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Banking Panel OKs Ryan; He Admits Drug Use in ‘70s

TIMES STAFF WRITER

The Senate Banking Committee approved by one vote Friday the nomination of T. Timothy Ryan Jr. to be the nation’s top savings and loan regulator, and Ryan disclosed hours later he had told government officials that he used marijuana and cocaine in the 1970s.

Banking Committee members were aware of Ryan’s statements to the FBI about his past drug use, the Bush Administration said.

After the disclosures were made public, the Administration immediately reaffirmed its strong support for Ryan to head the Office of Thrift Supervision, which regulates the nation’s beleaguered trillion-dollar S&L; industry.

“Prior to my nomination, I disclosed both on my FBI forms and verbally to the White House, Treasury and the FBI that early in the 1970s, I smoked marijuana on a few occasions and tried cocaine once, perhaps twice,” Ryan said in a statement issued late Friday.

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“I regret this mistake,” Ryan said. “I do not regret having voluntarily disclosed this information.”

Ryan’s statement was issued after NBC broadcast a story concerning his admission of drug usage, citing unnamed senators as the source of the information.

Treasury Secretary Nicholas F. Brady, who drafted Ryan for the thrift regulator’s job, issued a strong defense of his nominee.

“It’s a sad day when information from confidential FBI reports is leaked,” Brady said in a statement.

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“Before Timothy Ryan’s nomination, the White House and the Treasury Department were made fully aware of the facts in the FBI report. Now a majority of the Senate Banking Committee has recommended his confirmation in full knowledge of these same facts.”

The admission of drug use should not “deter the full Senate from acting promptly and favorably on Mr. Ryan’s recommendation,” Brady said.

The public disclosure of Ryan’s admissions will add a new burden to an already tough struggle for confirmation by the full Senate. He faces serious questions about his lack of financial experience.

After intense personal lobbying on his behalf by Brady, two Democrats joined the committee’s Republicans to prevail in an 11-to-10 vote for Ryan, a pension lawyer with no experience in the finance business.

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The full Senate will vote Wednesday on whether to confirm Ryan as director of the Treasury’s Office of Thrift Supervision.

Ryan’s victory was an unexpected rebuff to Sen. Donald W. Riegle Jr. (D-Mich.), the Banking Committee chairman. “In a nation of 240 million people” it is “beyond comprehension” that the Administration cannot find someone more qualified, Riegle said before the vote. Ryan, 44, a former Labor Department official, was counsel to the 1988 Bush presidential campaign.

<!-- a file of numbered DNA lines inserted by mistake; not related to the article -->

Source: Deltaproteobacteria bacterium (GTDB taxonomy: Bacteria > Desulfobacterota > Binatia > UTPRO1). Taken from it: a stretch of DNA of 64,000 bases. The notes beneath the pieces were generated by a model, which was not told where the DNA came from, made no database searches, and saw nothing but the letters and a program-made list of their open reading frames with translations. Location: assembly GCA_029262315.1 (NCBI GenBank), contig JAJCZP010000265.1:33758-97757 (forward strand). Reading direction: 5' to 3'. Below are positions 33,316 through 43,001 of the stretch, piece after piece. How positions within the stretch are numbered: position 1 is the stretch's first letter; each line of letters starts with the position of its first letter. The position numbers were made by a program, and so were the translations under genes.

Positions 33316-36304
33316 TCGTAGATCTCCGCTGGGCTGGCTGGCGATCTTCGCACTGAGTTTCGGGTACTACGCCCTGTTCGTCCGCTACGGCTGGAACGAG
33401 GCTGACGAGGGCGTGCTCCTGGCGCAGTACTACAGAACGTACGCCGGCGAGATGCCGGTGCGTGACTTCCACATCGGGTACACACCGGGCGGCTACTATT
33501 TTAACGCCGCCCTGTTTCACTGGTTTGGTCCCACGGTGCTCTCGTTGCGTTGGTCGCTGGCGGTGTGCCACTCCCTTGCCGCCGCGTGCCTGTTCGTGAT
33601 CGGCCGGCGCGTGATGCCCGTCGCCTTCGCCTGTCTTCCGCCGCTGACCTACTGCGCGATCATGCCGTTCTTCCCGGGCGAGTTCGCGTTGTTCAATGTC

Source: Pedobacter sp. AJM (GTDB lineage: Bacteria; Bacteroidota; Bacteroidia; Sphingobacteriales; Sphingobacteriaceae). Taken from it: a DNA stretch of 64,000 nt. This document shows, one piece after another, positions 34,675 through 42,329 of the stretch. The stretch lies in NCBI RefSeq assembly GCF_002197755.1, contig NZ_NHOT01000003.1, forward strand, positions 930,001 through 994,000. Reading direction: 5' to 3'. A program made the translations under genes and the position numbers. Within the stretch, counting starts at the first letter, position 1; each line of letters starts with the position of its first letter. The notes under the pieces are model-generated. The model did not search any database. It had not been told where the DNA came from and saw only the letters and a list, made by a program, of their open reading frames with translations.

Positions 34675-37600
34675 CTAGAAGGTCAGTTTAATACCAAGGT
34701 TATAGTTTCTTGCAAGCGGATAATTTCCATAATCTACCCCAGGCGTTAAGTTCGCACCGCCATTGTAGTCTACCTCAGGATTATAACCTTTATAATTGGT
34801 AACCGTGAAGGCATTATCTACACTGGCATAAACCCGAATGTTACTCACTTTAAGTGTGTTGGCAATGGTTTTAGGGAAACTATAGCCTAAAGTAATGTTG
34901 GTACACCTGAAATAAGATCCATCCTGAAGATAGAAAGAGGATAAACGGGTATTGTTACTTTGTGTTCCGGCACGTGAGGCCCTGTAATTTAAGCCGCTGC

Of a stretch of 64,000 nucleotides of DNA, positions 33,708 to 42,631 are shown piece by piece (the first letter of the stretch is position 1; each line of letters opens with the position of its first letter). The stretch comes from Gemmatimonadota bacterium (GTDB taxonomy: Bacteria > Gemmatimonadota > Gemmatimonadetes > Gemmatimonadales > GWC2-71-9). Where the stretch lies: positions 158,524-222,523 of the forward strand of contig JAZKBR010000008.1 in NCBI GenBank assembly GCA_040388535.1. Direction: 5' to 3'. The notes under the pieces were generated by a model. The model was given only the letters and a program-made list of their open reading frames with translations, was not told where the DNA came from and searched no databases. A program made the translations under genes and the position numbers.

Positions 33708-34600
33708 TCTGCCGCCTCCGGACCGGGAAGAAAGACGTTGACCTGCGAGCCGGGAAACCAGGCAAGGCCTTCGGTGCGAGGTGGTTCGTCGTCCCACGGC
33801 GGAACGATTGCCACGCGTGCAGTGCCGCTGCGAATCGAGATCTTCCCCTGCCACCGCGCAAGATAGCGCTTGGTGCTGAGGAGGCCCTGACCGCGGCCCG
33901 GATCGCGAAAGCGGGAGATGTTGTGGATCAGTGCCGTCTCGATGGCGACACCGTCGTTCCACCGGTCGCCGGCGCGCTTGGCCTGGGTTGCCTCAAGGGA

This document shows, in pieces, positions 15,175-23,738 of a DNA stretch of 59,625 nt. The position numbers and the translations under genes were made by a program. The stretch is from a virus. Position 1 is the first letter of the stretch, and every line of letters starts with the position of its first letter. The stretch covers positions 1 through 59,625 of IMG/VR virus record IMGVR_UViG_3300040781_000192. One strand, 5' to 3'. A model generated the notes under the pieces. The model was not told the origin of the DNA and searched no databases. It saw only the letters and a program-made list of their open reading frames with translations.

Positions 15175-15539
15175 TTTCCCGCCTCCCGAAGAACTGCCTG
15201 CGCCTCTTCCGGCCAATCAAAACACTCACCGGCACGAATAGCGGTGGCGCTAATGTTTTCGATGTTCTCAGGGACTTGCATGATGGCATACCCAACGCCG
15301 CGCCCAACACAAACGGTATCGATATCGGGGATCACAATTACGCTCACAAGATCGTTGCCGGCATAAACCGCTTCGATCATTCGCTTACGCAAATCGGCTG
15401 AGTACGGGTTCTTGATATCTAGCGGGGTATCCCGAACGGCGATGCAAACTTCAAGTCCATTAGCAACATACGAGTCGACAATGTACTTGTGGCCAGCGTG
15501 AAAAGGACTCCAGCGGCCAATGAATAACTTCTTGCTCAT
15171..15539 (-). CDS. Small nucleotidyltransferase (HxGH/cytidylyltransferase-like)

The White House wants Ryan installed before April 11, when a federal appeals court will consider whether the Office of Thrift Supervision is operating illegally because its first director, M. Danny Wall, was never confirmed by the Senate. A lower court had blocked the agency from seizing an S&L;, citing the lack of Senate confirmation.

The OTS has authorized the government seizure of more than 150 S&Ls; and has set tough capital standards for thrift institutions in accordance with overhaul legislation passed last year. The official confirmation of an OTS director would remove legal uncertainties about the agency’s authority.

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Brady, who recruited Ryan for the agency job, hailed the committee vote. Ryan “has the qualities to be a strong and effective leader of the Office of Thrift Supervision and we urge the Senate to confirm him promptly,” Brady said.

Administration officials acknowledge that Ryan is a novice in the complex field of banking and finance, but say no better candidate is available. White House Press Secretary Marlin Fitzwater said Friday, “We want somebody who can handle the law and is pretty tough and can go in there and straighten out the problems of this industry.

“If this were an easy job, we would have people lining up at the door to get it,” Fitzwater said. “And believe me, there are not people lining up at the door to get it.”

Sen. Jake Garn (R-Utah) said those experienced in finance would be deterred by a rule that forbids a person holding such a federal post from taking a job in a related industry for two years after leaving government.

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“We may reach the point where Mother Teresa is the only one confirmed for a government post or some Ralph Nader neuter who has never experienced anything,” Garn said.

But Democrats were not persuaded and repeatedly complained during the debate about Ryan’s credentials.

The collapse of hundreds of S&Ls; into insolvency has produced “the most costly financial debacle in American history,” raising important questions about the role of an independent thrift industry and federal deposit insurance, but Ryan “does not seem to have given these issues any real thought,” said Sen. Alan Cranston (D-Calif.).

Ryan has “no experience and no knowledge of what he’s getting into,” said Sen. Timothy Wirth (D-Colo.).

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In his lobbying effort, Brady was persuasive with other Democrats. Sen. Terry Sanford (D-N.C.) cast his vote for Ryan by proxy. Sen. Richard Shelby (D-Ala.) spoke briefly during the committee session, praising Ryan as an “intelligent generalist” with a “good educational background.”

“I’m going to be thinking about it . . . it’s probably a matter the whole Senate should take up,” Shelby said, remaining silent through the rest of the discussion until the final vote, when he supported Ryan.


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